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Min Coveney remarks on Treaty on the Non-Proliferation of Nuclear Weapons

 

Statements on the 50th anniversary of the Treaty on the Non-Proliferation of Nuclear Weapons and on the entry-into-force of the Treaty on the Prohibition of Nuclear Weapons 

Opening Remarks

Minister for Foreign Affairs Mr. Simon Coveney T.D.

 

2020 marks the fiftieth anniversary of the entry into force of Nuclear Non Proliferation Treaty; a treaty closely associated with Ireland, and the cornerstone of the global nuclear disarmament and non-proliferation regime. Ireland also ratified the Treaty on Prohibition of Nuclear Weapons this year; it will enter into force on 22 January 2021. These Treaties demonstrate our longstanding leadership in this area. It is fitting that Dáil Éireann acknowledges both milestones and I thank Deputies Eoghan Murphy and Duncan Smith for their initiative in proposing this Debate.

 

The very first resolution of the UN, adopted in January 1946, called for “the elimination from national armaments of atomic weapons and of all other major weapons adaptable to mass destruction.”  As we mark sixty-five years since Ireland joined the UN, I recall Ireland’s proud legacy with the ‘Irish Resolutions’ in the late 1950s and 1960s, from which the NPT originated.

 

Ireland’s then Minister for External Affairs, Frank Aiken, highlighted the widespread fear about the threat posed by nuclear weapons amidst extreme global tensions – describing the NPT as “a practical and vital step away from war and towards that peaceful co-operative world.”    

 

We ought to have marked the NPT’s anniversary at its Tenth Review Conference, in spring 2020 – but the pandemic has seen it postponed to August 2021. This does not diminish the urgency of working towards full implementation across the Treaty’s three pillars – disarmament, non-proliferation and peaceful uses.

 

A key priority for Ireland for the Review Conference is tangible progress across these pillars, particularly disarmament and the implementation of past commitments. Ireland also wants further consideration of the humanitarian consequences of a nuclear weapons explosion, whether deliberately, by accident or miscalculation.  Together with cross-regional partners Brazil, Egypt, Mexico, New Zealand and South Africa in the New Agenda Coalition, Ireland will focus on making progress on nuclear disarmament obligations under Article VI of the NPT.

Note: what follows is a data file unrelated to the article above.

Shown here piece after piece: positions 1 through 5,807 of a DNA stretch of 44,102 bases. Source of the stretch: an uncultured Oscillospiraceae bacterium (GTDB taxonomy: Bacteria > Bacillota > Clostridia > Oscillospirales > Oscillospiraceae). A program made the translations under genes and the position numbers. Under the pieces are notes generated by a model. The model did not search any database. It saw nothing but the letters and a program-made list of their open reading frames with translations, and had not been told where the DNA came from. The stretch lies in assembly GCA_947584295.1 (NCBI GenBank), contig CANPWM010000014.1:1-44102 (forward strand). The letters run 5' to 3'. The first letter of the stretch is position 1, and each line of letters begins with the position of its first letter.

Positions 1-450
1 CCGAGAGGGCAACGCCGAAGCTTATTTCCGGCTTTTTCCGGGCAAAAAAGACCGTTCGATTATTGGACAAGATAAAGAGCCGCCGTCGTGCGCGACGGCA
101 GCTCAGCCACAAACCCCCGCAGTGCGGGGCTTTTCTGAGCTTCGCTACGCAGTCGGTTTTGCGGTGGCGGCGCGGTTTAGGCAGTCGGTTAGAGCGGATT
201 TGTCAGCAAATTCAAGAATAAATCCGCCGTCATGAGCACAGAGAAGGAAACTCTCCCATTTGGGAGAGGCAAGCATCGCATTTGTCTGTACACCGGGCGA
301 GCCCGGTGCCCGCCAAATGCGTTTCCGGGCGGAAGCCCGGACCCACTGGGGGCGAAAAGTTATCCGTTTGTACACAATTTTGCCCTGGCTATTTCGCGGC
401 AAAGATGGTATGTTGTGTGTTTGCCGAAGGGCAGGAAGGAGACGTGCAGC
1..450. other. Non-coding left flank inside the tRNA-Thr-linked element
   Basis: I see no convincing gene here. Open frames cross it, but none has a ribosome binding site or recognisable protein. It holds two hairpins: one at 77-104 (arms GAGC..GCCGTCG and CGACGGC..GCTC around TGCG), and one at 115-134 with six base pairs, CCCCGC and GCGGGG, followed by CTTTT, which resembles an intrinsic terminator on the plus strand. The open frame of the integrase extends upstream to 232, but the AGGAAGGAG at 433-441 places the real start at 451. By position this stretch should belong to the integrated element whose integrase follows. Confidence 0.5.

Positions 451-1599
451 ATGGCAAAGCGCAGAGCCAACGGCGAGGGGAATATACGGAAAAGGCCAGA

Ireland continues to support progress on the Establishment of a Middle East Zone Free of Nuclear Weapons and Other Weapons of Mass Destruction.  This is integral to the measures on the indefinite extension of the NPT in 1995 and Ireland was centrally involved in securing the 2010 agreement on the way forward.   I was encouraged by the adoption of a political declaration at the New York Conference in November 2019, expressing the intent and commitment to pursue this issue.

 

Ireland will also continue to play a central role in promoting gender equality in key areas such as the gendered impacts of nuclear weapons, and equal and meaningful participation of women.

 

The lack of progress on disarmament under the NPT was one consideration behind the TPNW.  Having championed the NPT from its inception, it was fitting Ireland played a leadership role once again in drafting, with other core group members, the UN resolutions which led to the negotiation of the TPNW.

 

I am proud that on the 75th Anniversary of the bombing of Hiroshima, Ireland ratified the TPNW.Having reached 50 ratifications, it will now enter into force on 22 January 2021. The TPNW is the product of tireless work by concerned states, civil society, and survivors of nuclear weapons use and testing.

 

From the outset of Ireland’s engagement in nuclear disarmament, the overriding concern has been the existential threat posed by nuclear weapons. We are proud of our legacy with the NPT and TPNW, and see both as an illustration of the contribution a small country like Ireland can make to international peace and security.

 

 

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